SafariCom’s M-Pesa mobile money platform, for example, moves phone credits amounting to 50% of GDP annually as a substitute for paper money, and is going global. Kenya’s Ministry of Health has developed the Jamii Smart (Smart Families) program, which keeps health records, manages referrals and even transmits vouchers to cover health care and transport costs (via M-Pesa, of course). The Center for Health Market Innovations tracks 201 start-ups in Kenya and 163 in neighboring Uganda, and that’s just in the health sector! The president will surely hear about many of these programs when he keynotes the Global Entrepreneurship Summit in Nairobi.
Just to the north, Ethiopia has taken a more low-tech, state-centered approach to local engagement with its Women’s Development Army. This network of 35,000 female health extension workers conducts behavior change, referrals and health monitoring with support from the US Agency for International Development and a whole lot of coffee. The goal in these programs is not merely to target today’s challenges like childhood infection and HIV/AIDS, but also to mobilize communities to handle tomorrow’s, from chronic disease to climate change to preventing epidemics.
Keeping the momentum
This grassroots revolution faces enormous challenges to take root, spread and achieve its goals, and so it must be cultivated through clear and achievable targets for increasing access to mobile solutions and improving their utility for all members of society.
Mobile apps depend on smartphones that aren’t yet available in large numbers, electricity that is in short supply and high levels of literacy. Most countries in Sub-Saharan Africa lack effective birth registration or identity cards, meaning that most people don’t even exist in the eyes of the state.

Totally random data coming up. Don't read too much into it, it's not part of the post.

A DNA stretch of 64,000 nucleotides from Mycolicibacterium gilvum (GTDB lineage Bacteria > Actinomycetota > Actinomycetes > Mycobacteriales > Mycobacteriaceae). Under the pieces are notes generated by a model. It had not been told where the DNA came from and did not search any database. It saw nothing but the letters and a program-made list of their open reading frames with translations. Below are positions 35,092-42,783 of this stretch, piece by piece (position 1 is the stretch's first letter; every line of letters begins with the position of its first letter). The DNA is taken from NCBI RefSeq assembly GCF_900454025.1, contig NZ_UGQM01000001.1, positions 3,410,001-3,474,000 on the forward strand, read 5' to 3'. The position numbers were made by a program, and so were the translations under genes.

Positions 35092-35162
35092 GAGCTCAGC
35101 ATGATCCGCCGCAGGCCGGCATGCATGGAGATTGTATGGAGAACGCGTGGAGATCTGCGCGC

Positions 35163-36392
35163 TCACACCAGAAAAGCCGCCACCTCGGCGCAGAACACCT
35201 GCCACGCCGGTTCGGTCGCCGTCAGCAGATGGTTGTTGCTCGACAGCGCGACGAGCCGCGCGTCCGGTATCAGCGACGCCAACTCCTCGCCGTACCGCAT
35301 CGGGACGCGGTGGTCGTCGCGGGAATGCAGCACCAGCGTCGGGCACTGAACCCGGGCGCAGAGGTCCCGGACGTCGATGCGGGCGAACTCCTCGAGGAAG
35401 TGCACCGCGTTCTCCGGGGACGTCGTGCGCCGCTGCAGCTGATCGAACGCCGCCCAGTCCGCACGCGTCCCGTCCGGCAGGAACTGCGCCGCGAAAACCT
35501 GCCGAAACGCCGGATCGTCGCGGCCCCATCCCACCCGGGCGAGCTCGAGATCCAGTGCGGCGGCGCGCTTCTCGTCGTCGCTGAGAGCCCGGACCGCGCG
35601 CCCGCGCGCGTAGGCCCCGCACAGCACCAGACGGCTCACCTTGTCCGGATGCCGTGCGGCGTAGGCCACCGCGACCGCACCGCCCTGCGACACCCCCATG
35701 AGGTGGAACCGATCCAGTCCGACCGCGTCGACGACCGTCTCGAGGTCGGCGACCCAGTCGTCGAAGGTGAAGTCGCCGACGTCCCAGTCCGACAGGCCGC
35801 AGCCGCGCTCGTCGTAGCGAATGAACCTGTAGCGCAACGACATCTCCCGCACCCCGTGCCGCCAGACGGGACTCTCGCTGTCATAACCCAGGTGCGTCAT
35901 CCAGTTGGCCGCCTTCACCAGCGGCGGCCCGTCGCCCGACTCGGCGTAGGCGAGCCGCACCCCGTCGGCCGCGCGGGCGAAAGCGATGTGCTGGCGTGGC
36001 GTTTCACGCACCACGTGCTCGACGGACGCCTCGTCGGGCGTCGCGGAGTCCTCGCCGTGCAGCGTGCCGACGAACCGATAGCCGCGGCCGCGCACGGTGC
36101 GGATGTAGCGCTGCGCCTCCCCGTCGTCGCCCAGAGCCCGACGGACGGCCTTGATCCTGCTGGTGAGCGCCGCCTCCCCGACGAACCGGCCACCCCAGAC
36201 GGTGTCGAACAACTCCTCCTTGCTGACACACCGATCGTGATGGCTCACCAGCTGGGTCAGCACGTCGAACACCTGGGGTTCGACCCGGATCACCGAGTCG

Inclusion and data collection also carry risks that must be managed carefully, including the exploitation of data for profit, for repression or even for genocide.
A truly robust data revolution could also include the mechanisms by which individuals and communities could demand accountability from governments, donors and the UN. Open government portals available on every phone or rural cyber kiosk could provide valuable data on funding and projects, information on services and entitlements, and a one-stop shop for all government applications. In other words, they would look a lot like the Obama administration’s own open government initiatives that have revolutionized the relationship between citizen and state.
Given the immense opportunity and the potent risks of failure, President Obama must not let today’s global people power revolution be relegated to the fine print of a hulking and bureaucratic UN framework. The world needs one clear Sustainable Development Goal that makes clear that people are the drivers of sustainable development now and into the future.
President Obama himself has a long legacy of inclusive development, one that passes from his mother’s work on microfinance in Indonesia to his own work on the streets of Chicago. On September 27, when the world’s leaders ratify the Sustainable Development Goals, we can enshrine that vision in the global agenda.
Director of the Global Health Affairs Program at the Josef Korbel School of International Studies at University of Denver
This article first appeared in The Conversation. Click here to go to the original.